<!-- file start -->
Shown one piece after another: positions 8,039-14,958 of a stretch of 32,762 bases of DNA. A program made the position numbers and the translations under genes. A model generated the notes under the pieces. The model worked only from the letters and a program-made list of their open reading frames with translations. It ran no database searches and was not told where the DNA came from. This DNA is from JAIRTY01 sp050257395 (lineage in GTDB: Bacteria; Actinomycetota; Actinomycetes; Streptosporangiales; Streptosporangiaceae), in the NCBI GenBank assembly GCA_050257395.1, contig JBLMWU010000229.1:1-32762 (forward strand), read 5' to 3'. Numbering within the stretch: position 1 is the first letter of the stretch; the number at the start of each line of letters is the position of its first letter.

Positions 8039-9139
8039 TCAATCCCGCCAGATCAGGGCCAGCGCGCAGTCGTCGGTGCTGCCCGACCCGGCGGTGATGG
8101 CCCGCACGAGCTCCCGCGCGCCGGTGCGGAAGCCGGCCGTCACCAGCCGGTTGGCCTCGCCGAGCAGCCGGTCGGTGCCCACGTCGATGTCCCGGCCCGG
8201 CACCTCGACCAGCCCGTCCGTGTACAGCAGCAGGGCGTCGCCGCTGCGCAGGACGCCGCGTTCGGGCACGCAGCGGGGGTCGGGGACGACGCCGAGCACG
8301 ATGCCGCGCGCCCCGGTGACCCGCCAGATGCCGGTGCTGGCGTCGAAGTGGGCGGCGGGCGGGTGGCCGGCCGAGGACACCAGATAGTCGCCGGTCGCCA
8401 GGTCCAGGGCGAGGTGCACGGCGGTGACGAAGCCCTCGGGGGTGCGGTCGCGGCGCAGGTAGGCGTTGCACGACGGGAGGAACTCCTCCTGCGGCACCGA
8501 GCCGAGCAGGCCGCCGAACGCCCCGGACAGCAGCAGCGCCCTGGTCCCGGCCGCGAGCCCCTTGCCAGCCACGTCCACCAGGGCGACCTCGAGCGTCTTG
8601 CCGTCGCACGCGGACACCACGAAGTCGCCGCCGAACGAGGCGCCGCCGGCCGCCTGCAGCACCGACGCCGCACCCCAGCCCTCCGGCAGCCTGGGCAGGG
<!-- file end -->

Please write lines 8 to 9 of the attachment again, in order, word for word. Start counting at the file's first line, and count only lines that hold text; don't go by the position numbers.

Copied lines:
8501 GCCGAGCAGGCCGCCGAACGCCCCGGACAGCAGCAGCGCCCTGGTCCCGGCCGCGAGCCCCTTGCCAGCCACGTCCACCAGGGCGACCTCGAGCGTCTTG
8601 CCGTCGCACGCGGACACCACGAAGTCGCCGCCGAACGAGGCGCCGCCGGCCGCCTGCAGCACCGACGCCGCACCCCAGCCCTCCGGCAGCCTGGGCAGGG